Anonshort shortened URL resolverer that keeps you from being click-tracked with URL-shortener services (let's call them USSes from now on) that can be considered evil. This is a web-based redirector service that keeps your ass untracked.
Anonshort is currently in the phase of declaring the requirements. User-agent collection code is WIP for pretending a browser for fetching URLs.
Nowadays every major web company operates its own URL-shortening service (fb.me, goog.gl, t.co etc.) that they (can) use to track user exit behaviour. While this has a real advantage of shortening URLs, some of this companies are using them to track individual user behaviour.
- Prevents linkrotting/decaying as it remembers URLs that have been removed from the original USSes.
- Pretends to be an ordinary browser, none of your headers or IP-address are forwarded.
The service should be able to operate in two modes:
- Directed: as a regular HTTP service with it's own DNS-based FQDN entry (http://unshorten.somedomain.com/t.co/someurl)
- Transparent: it's a kind of impersonation mode so to speak, where the service answers the queries just as if it were the original shortening service. This way DNS entry is not needed, but there's a need for client side /etc/hosts to reach the service point. Think of your home OpenWRT gateway serving DNS records for your non-rooted Android/iPhone/etc devices to point to this service instead of the original USS.
The service should pretend itself to be a decent browser. Some statistical user-agent forging may be needed. Official APIs may be used iif it is fully anonymous (no need to register for an API key at all).
Every successful (and static) request should be inserted into a database, so further queries to the same shortened URL can be delivered from the database, also this makes click-tracking futile for the original shortening service. There are known USS that enables to change the short URLs, I'd call these USSes dynamic, some periodic checking of short URLs should be implemented.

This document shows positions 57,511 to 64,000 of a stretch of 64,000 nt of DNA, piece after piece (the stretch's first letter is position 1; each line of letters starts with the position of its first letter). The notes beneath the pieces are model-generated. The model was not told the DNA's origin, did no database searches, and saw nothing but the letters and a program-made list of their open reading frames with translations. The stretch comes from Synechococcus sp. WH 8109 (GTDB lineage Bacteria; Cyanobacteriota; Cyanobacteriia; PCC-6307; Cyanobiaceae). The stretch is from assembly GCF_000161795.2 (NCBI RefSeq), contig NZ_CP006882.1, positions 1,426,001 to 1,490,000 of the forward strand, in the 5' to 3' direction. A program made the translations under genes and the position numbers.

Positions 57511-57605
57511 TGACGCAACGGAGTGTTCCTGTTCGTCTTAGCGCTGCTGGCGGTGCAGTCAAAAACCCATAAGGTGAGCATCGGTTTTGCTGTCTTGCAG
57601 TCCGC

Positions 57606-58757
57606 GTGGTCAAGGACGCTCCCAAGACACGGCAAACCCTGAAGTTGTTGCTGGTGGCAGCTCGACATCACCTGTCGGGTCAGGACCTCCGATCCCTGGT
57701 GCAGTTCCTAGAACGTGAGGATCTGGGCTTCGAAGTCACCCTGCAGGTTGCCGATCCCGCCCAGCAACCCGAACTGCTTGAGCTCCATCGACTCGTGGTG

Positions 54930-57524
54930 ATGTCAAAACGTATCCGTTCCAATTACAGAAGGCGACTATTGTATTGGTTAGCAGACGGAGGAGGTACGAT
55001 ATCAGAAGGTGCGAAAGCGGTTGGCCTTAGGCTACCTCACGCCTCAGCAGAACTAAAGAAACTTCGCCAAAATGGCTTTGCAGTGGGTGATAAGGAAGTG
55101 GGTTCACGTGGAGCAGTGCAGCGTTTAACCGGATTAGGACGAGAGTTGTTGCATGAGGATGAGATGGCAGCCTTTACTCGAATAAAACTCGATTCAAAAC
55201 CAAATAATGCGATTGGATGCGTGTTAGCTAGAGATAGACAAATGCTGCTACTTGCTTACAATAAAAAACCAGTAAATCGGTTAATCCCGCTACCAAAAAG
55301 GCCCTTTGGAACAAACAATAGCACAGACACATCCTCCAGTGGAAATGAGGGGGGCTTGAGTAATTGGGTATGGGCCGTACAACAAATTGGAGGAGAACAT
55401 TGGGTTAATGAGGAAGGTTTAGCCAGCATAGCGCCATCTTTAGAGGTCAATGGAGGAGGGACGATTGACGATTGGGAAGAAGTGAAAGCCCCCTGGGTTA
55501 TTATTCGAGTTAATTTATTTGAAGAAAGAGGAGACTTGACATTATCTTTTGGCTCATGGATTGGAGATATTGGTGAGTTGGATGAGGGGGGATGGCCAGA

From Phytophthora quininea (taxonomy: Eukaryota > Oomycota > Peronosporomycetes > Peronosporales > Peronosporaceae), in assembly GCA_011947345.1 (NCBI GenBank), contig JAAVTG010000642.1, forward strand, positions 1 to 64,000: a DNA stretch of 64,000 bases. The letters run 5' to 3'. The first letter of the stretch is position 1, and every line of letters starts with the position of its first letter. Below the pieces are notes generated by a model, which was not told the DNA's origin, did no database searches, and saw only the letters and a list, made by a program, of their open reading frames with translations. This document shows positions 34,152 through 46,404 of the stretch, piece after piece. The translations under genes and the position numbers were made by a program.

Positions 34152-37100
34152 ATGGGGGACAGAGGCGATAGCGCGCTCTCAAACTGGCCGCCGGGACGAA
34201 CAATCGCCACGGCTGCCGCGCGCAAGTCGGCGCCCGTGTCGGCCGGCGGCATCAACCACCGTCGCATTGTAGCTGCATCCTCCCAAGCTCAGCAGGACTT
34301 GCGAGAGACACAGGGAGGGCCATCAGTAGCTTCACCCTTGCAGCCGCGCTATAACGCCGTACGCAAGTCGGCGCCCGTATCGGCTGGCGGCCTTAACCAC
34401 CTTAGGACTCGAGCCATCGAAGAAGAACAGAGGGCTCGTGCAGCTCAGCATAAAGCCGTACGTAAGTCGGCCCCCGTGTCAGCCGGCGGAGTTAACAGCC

There are cases when 3 or 4 different shortening services are involved in chain for presenting an URL, like on some tweets (t.co -> bit.ly -> etc). Anonshort should handle these multiple redirections internally (fetching each of the USSes within the same client query) and presend the final known URL to the client.
Some plugin architecture should be kept in mind to allow for 3rd parties extension of the service with ease. Python provides methods for this, like using decorators (@service("t.co"):) Inheritable base python classes should be provided with general type of shortener services.
Webserver access logs with anonymity? Log just the used USS but not the actual short url?
Some service (notably t.co) may utilize SSL-wrapped HTTP to protect the transaction, thus it's a bit harder to impersonate the service on the Anonshort side. One solution is that a "trusted" (self|own CA)signed SSL certificate may be generated. The other way would be client side degradation of HTTPS to HTTP (it can be done Redirector described later).
Circular references may happen on multiple lookups. This should be detected and avoided so that Anonshort does not go into an endless loop. Sometimes, however, a mistake can cause the redirection to point back to the first page, leading to an infinite loop of redirects. Browsers usually break that loop after a few steps and display an error message instead.
The HTTP standard states:
- A client SHOULD detect infinite redirection loops, since such loops generate network traffic for each redirection.
- Previous versions of this specification recommended a maximum of five redirections; some clients may exist that implement such a fixed limitation.
Sooner of later it will happen :) Consider moving Anonshort behind Tor to get rid of the per IP-Address blocks of USSes.
In the far future, db syncing Just like seeks does it? Some protection against roughe Anonshort instances should be implemented.
Provide them with browser addons like the Redirector for Firefox. It can be used to seamlessly redirect queries directoed to USSes to the directed frontend interface of Anonshort.
Classes for standard redirection methods can be the base for further inheritation.
- HTTP Location header
- HTTP Refresh header
- HTML META refresh tag
Altough it's not the main tasks to deal with Referrer Masking Services (RMS) or Link Protection Services (LPS), one may encounter a service that has URL hashing or sequencing on these sites. Anonshort plugin architecture could be used to interface Anonshort to this services.
Redirection services can hide the referrer by placing an intermediate page between the page the link is on and its destination. Although these are conceptually similar to other URL redirection services, they serve a different purpose, and they rarely attempt to shorten or obfuscate the destination URL (as their only intended side-effect is to hide referrer information and provide a clear gateway between other websites.)
lix.in does it for example.